Investigator sees increase in missing purebred dogs

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FULTON - Callaway County Humane Society Investigator Sandy Corbet said she's had an increase in phone calls related to missing dogs.

She said German shepherds and pit bulls have been targeted over the last few weeks.

Corbet said the recently missing dogs include two German shepherds, three pit bulls and two miniature Pinschers, all of which were reported to them since the beginning of November. 

"It’s just weird that they’re purebred dogs is what we noticed,” she said. 

Fulton resident Karen Fox said her dog, Jake, went missing Thursday from her house on Windy Meadows Lane off Route F, and has been looking for him ever since. 

“I was fixing supper and he wanted out,” Fox said. “He goes out and he potties, goes across the road and comes right back, sits in front of the door and he was out for about 15 minutes. I went out expecting him to be there wanting to go in the car with me and he was gone, and I just had a sinking feeling right then.”

She said she posted on Facebook hoping someone would message back that they’d seen him.

Fox said Jake is a 3-year-old long haired German shepherd wearing a blue collar with tags and a blaze orange bandana. She said he has a bump on his spine and dark freckles on his belly.

“He did everything he could to protect us and I failed him,” Fox said. “I let him out at the wrong time. Somebody must have been watching when he goes out.” 

She believes Jake went missing on the road right by their house, which, she said, gets a lot of traffic.   

“Because he would cross that road to go potty in the weeds and come back,” Fox said. 

Fox said she reported the incident to the Fulton Police Department and Callaway County Sheriff’s Department.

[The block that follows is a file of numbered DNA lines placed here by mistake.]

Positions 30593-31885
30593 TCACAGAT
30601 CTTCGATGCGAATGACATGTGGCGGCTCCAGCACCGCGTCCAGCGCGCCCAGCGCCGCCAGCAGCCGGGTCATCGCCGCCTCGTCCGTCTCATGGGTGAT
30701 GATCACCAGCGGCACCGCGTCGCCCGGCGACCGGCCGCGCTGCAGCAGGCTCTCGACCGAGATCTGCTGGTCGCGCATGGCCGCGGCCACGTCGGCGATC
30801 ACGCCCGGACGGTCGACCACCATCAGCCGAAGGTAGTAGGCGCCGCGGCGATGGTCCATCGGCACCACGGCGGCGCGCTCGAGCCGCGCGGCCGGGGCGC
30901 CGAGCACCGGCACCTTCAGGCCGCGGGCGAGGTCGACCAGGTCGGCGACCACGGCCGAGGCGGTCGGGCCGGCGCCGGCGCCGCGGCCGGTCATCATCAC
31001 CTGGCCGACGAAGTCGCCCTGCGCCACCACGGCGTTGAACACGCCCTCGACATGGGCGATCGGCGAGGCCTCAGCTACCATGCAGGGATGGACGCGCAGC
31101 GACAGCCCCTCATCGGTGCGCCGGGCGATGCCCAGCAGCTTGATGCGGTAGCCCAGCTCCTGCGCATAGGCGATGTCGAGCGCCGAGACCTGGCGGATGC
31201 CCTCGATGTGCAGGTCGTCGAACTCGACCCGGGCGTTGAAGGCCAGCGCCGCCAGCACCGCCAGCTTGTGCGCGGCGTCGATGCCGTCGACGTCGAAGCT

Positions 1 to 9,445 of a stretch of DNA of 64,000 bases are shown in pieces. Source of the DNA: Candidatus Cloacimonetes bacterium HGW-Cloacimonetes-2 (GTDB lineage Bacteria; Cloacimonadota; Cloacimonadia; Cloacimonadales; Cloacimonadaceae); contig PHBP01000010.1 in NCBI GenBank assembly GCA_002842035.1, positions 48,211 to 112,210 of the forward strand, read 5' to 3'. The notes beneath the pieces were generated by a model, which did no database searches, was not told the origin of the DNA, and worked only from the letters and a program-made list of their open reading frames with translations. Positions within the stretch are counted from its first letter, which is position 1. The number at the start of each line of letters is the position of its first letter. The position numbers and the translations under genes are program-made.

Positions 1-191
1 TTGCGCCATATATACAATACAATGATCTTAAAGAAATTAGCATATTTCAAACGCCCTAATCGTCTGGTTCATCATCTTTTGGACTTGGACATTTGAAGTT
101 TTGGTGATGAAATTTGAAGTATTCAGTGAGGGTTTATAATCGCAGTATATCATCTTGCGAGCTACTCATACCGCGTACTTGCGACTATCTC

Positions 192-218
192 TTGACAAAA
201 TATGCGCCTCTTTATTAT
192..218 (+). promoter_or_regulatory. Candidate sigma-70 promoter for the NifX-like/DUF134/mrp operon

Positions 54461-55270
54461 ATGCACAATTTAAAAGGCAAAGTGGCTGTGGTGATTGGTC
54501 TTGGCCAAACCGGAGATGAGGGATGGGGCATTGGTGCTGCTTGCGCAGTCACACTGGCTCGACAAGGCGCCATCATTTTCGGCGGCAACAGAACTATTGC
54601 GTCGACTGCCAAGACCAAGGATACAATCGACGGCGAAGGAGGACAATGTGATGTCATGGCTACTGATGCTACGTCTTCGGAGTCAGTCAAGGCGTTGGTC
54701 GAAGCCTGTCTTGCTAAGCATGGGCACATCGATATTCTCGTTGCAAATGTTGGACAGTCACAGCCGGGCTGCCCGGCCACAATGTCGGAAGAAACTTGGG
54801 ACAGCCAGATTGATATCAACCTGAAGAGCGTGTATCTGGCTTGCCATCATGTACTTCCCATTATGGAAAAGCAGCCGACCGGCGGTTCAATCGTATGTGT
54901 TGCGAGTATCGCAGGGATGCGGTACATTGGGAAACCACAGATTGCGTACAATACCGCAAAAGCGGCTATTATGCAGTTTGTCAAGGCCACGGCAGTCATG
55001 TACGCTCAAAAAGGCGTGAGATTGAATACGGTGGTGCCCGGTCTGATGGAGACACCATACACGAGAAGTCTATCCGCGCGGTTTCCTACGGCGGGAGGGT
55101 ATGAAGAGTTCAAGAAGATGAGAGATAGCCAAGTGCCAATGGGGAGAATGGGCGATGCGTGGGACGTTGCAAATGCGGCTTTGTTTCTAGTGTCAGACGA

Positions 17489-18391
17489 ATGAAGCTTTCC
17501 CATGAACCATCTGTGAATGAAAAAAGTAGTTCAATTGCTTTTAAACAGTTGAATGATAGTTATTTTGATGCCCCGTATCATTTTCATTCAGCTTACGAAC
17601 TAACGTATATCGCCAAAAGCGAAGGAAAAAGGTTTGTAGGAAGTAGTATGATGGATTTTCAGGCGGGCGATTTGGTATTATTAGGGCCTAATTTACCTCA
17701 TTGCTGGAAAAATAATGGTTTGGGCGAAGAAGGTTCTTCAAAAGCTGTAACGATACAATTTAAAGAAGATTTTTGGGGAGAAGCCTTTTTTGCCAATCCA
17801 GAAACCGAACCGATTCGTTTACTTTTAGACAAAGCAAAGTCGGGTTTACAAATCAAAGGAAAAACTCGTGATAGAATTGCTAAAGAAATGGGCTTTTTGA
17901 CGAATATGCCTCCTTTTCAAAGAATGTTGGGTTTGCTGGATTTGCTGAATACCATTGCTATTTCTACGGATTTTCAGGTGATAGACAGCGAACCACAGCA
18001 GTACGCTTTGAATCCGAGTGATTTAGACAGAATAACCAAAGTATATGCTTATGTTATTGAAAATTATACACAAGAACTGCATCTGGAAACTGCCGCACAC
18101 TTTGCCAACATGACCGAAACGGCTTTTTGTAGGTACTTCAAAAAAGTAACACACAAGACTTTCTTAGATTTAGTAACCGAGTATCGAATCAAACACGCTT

She said she "really, really" misses him.

“I’m gonna keep nagging everybody and keep putting it on all the sites,” Fox said. “I don’t know what else to do.” 

Fox believes someone took Jake, and he didn’t just run away. 

“In his mind, any stranger was going to kill us, and he had to protect us,” Fox said. “Even when the kids came, we had to put him in his crate for a while until he decided that they were OK. But no, he wouldn’t have left on his own.” 

Fox said she’s been posting flyers around town. 

“I don’t want him being made to fight or abused and there are so many other dogs that are in the same shape, and I feel so sorry for those people and we just need to catch them,” Fox said. 

Callaway County Sheriff Clay Chism said his office hasn't received a significant influx of stolen dog reports. But he said he has noticed a lot of talk from the community via social media. 

Corbet works alongside the Callaway County Sheriff’s Department and investigates cases of abuse or neglect. 

“A lot of the animals that have come up missing are in the county and there aren’t any leash laws or anything like that in the county, so a lot of animals do run free,” Corbet said.

Corbet recommends keeping dogs in a fenced yard or going outside with them. 

She also recommends getting animals microchipped, so the owner can have a better chance at finding them. Corbet said there really isn’t anything wrong with having the chip. 

“The cons would be that possibly the microchip could travel,” Corbet said. “It could possibly cause an infection under the skin — this generally does not happen.”

The Callaway County Humane Society will be microchipping dogs during its Santa Paws event on Dec. 9 at the John C. Harris Community Center.